Last Call for These Houston-Area Art Exhibits
By Douglas Britt, Houston Chronicle
Jul. 9–For Forced Fields, Mary Magsamen and Stephan Hillerbrand’s installation at the Houston Center for Photography, the husband-and-wife collaborative have projected video imagery through, onto and around several large balloons.
This makes walking into the dark gallery feel a bit like entering a mini-solar system. Its planets look lit from within and seem to have volatile, swirling atmospheres.
They’ve got stars, too — big, fat ones slowly emerging from a strange, primordial muck commonly known on this planet as cookie dough. Much of the imagery, which shifts in and out of abstraction, is of Magsamen and Hillerbrand’s children, shot through Plexiglas, making star-shaped cookies.
On their Web site, maryandstephan.com, the Houston artists aptly compare their practice to what Edward Weston did with his photographs of bell peppers — finding beauty and elegance in the mundane.
While Weston teased eroticism out of his peppers’ curves, Magsamen and Hillerbrand, who both teach in the photography/digital media program at the University of Houston, take a piece of everyday life and defamiliarize it but not past all points of recognition.
The domestic sphere becomes multiple cosmic spheres, and the effect is gently disorienting, luminous and sweet.
Tim Lee at CAMH In the basement gallery of the Contemporary Arts Museum Houston, the effect of Vancouver-based Tim Lee’s conceptual shenanigans is mainly that of having someone tell you a series of one-liners — some mildly amusing, others lame — and then explain the intentions and origins of each joke.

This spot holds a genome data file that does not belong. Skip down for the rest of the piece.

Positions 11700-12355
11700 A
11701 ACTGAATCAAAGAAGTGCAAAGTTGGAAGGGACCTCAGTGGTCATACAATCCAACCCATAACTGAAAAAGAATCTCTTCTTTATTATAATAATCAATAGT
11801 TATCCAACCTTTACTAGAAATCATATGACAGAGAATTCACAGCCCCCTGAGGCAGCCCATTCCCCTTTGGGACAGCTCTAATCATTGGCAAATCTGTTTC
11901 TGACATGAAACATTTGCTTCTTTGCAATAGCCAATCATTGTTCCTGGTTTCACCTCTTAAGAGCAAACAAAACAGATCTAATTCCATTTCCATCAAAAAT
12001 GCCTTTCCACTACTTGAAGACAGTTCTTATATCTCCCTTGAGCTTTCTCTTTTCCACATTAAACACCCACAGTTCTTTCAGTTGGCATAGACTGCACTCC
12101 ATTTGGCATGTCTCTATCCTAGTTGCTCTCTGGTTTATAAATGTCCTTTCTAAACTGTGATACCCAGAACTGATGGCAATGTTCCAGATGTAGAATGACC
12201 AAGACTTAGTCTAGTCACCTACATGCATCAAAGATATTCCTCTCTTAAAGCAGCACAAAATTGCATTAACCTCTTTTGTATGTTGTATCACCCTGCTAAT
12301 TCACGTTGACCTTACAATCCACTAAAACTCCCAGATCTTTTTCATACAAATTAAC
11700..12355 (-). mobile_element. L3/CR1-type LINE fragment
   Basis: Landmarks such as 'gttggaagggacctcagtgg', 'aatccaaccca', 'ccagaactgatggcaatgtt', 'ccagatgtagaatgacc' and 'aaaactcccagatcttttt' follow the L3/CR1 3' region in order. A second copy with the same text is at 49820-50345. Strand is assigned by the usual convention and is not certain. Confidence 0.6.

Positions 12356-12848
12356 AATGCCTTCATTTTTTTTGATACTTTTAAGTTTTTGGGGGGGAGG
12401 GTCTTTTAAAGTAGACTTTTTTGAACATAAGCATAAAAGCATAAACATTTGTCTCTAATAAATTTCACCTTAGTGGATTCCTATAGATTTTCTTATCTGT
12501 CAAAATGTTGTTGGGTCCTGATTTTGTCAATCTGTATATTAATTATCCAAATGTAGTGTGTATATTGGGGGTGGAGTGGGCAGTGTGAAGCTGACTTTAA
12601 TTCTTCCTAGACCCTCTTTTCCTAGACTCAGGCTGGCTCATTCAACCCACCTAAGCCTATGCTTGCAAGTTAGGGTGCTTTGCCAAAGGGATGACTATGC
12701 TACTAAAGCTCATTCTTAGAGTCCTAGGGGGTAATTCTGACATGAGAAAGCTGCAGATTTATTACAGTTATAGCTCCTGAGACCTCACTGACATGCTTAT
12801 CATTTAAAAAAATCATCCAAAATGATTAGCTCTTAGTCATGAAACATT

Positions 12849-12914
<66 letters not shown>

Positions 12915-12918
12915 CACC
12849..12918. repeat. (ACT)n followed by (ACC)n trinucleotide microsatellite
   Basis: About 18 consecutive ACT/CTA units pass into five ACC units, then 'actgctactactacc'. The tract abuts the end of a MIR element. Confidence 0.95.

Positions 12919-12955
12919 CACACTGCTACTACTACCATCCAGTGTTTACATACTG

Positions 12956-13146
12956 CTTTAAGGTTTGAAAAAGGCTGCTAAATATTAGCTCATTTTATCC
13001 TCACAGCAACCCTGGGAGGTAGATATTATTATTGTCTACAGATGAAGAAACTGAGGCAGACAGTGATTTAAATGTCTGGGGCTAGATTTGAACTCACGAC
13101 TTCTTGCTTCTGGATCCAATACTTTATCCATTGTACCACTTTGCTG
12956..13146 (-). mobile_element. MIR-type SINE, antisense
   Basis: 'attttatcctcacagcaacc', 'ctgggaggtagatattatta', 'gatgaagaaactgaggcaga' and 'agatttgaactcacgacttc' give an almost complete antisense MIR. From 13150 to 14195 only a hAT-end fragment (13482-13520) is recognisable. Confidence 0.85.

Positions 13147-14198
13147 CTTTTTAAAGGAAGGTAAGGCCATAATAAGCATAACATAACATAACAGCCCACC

Lee stages photos and videos in which he casts himself as actors, athletes, musicians or artists during what he sees as pivotal moments in their careers. For the best photo in the show, in which Lee imitates Iggy Pop doing a backbend, the artist hung upside down from a similarly dressed man’s shoulders and cropped the top of the image.
That kind of trickery pervades the show, although gimmickry might be a better word since you can always tell there’s some sort of manipulation going on. The wall texts dutifully spell out what the manipulation was, then quote liberally from Lee’s interview with CAMH senior curator Toby Kamps, in which the artist overshares about his thought process.
There’s a lot of explanation, but precious little payoff here, and the interview suggests what the problem is.
“I spend relatively little time — about a few weeks of the year — actually making work,” Lee says. “Usually the rest is spent just thinking about everything.”
Maybe reversing that ratio would make his work more interesting.
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